Trans in the South: A Guide to Resources and Services
New data from the Williams Institute shows that more than 300,000 trans folks call the South home. Too often, they face a lack of resources and support. We often hear stories of people going without medical care or traveling hours to reach a doctor who will treat them with respect. That’s got to change.
To respond to that need, the Campaign for Southern Equality is releasing Trans in the South: A Guide to Resources and Services.
In the pages of this edition of Trans in the South you’ll find lists of trans-friendly service providers – from doctors to attorneys to counselors – across the South as well as resources to assist with funding medical transition. This information has been collected and vetted by Ivy Gibson-Hill, our LGBT Rights Toolkit Coordinator. We hope this resource guide helps people access the services they need to survive and to thrive.
You can download a PDF of Trans in the South: A Guide to Resources by clicking here.
Laws in your state
Laws regarding adoption, nondiscrimination protections, hate crimes reporting and much more vary from state to state. For information about the policies that affect LGBT people in your state, please see these resources from national LGBT organizations:
Human Rights Campaign’s state law maps
Lambda Legal’s state law map
For more information about state-issued documents in all 50 states, see the National Center for Transgender Equality’s ID Documents Center.
Power of Attorney
Protect your rights with estate planning tools like health care power of attorney forms. Estate planning makes clear your wishes for treatment during emergencies, at the end of your life, and beyond. For LGBT people and their families, estate planning is a tool that can be used to secure basic rights that many take for granted. If you haven’t completed these important documents, it’s important to do so as soon as possible, at any age, whether you are single or partnered.
These documents will help you protect your rights and wishes:
- Health Care Power of Attorney
- Durable Power of Attorney
- Hospitable Visitation Form
Learn more about these tools in Life Lines, a publication of the National Center for Lesbian Rights.
SC Advance Directives
Download this Power of Attorney form if you live in South Carolina.
South Carolina Name & Gender Change Guidelines
SOUTH CAROLINA NAME CHANGE GUIDELINES
This document is intended for informational use only, and is in no way intended to constitute legal advice or the opinions of the Campaign for Southern Equality. Because the law is constantly changing, the Campaign for Southern Equality cannot guarantee that this information is accurate and up-to-date. Procedures may vary by county. If you have any questions, please consult a licensed attorney.
The following are the steps one must take to legally change their name in the state of South Carolina if it is not due to marriage or pursuant to a divorce.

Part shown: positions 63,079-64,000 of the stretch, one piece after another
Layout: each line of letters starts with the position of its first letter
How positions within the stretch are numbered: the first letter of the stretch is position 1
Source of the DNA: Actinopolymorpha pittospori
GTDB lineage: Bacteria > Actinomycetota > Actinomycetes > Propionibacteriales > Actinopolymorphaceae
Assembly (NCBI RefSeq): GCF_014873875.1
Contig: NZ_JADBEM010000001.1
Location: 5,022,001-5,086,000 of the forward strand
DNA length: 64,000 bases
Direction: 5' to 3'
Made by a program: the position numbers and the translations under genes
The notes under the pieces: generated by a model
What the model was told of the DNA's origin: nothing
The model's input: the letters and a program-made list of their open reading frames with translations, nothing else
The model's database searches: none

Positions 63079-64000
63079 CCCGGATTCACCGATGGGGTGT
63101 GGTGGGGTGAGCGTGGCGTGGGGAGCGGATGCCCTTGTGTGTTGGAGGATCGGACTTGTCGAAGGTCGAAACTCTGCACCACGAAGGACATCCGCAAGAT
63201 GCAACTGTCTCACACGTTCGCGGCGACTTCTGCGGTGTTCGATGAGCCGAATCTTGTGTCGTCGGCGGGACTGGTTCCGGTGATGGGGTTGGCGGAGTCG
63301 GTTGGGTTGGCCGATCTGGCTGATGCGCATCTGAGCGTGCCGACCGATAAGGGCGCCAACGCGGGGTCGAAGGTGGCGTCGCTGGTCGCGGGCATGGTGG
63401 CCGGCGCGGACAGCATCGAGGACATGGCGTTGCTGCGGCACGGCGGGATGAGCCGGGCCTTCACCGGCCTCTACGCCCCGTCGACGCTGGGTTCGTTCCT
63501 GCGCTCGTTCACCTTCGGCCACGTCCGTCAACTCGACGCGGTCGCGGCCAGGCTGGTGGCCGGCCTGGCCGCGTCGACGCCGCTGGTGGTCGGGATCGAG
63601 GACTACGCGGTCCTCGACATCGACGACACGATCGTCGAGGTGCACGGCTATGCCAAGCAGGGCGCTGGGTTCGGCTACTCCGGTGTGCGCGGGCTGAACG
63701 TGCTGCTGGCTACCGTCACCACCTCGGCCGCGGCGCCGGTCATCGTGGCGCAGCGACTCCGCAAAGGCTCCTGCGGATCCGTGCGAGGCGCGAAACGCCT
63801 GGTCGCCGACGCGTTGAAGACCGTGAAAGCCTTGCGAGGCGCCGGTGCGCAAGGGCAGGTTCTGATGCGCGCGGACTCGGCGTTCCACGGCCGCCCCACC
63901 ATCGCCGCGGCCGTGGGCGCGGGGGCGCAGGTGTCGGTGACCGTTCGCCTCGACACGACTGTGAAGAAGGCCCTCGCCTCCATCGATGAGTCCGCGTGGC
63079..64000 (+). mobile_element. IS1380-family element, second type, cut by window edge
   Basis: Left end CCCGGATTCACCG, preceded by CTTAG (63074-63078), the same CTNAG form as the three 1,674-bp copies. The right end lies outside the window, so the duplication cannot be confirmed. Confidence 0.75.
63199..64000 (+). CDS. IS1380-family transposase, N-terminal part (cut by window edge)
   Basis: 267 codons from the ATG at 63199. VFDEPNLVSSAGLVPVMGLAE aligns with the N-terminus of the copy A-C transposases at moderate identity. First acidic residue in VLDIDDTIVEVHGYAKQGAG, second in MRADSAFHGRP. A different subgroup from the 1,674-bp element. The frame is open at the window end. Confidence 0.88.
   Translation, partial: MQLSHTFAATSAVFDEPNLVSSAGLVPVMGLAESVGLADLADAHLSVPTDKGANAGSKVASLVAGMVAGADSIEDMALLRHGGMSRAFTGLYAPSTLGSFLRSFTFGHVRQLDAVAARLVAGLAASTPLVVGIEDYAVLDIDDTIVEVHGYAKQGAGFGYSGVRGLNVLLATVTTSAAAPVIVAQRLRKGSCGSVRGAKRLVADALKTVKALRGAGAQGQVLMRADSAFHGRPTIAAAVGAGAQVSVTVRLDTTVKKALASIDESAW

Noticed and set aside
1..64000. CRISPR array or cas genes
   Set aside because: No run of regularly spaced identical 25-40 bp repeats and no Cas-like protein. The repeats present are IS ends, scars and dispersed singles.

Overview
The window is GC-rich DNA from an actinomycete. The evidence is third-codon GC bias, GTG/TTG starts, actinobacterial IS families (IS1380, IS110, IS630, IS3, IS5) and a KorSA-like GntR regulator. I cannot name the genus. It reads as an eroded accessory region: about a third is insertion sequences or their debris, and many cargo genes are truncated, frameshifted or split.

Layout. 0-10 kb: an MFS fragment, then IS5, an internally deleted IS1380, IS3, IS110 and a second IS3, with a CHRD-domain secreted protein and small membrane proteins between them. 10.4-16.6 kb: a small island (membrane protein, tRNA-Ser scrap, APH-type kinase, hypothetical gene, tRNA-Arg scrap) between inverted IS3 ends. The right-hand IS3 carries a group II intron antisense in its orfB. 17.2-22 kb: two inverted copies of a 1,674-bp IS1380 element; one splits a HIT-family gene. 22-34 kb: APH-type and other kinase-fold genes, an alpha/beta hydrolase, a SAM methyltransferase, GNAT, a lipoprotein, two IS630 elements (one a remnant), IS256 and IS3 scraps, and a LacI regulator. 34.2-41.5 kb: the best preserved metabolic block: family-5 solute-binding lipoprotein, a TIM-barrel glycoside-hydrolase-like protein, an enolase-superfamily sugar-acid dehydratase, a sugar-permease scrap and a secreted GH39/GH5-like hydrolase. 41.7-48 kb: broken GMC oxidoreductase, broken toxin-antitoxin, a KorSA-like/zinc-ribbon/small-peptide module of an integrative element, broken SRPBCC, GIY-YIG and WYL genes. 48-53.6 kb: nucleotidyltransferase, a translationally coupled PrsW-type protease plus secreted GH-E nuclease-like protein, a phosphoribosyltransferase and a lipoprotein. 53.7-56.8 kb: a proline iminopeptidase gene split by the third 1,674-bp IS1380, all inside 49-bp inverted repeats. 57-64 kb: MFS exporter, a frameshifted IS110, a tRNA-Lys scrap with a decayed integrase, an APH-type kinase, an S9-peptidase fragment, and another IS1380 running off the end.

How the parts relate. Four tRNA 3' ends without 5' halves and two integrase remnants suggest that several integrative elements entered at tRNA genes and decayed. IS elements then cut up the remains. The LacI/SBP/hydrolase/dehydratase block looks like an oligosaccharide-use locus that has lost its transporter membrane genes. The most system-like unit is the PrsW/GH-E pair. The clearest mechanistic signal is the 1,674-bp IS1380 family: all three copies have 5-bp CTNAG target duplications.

What You Need:
- A set of fingerprints
- State background check
- Statement from the South Carolina Department of Social Services
- Sworn statement indicating that you do not owe child support or alimony
- Statement from the South Carolina Law Enforcement Division (SLED) indicating that you are not on the sex offender registry.
Note: The way the process is set up in South Carolina, you will need to hire an attorney to assist you.
Total estimated cost: Approximately $200 plus attorney fees
- Background check conducted by the SC State Law Enforcement Division (SLED). Typically, you can have your fingerprints taken by your local law enforcement agency. In some counties, however, you might find that the local law enforcement agency does not provide this service. If this is the case, you can have your finger prints taken by a private fingerprinting company.
Fees – Fingerprints: $10 to $50; Background check: $25.
- SC Department of Social Services statement indicating whether you are on the department’s Central Registry of Child Abuse and Neglect.
Fee – $8.
- Sworn statement written and signed by you stating whether you are under a court order to pay child support or alimony. There is no set form for this. Your attorney prepare a simple affidavit.
- SLED statement indicating whether you are on the sex offender registry. Note: The form and fee for the SLED background check cover this.
- File the Petition for Name Change.
Fee – $150.
- A hearing will be set and a Judge will determine whether to grant the name change.
Within 10 days of your name change, you must change your name on your South Carolina DMV records. To do so, you will need to visit a DMV office, complete Form 4057, and present proper documentation (your court order). All name changes must be done in person; they cannot be completed online or via mail. While the website does not indicate that a copy of your birth certificate is needed, it would be a good idea to take one along.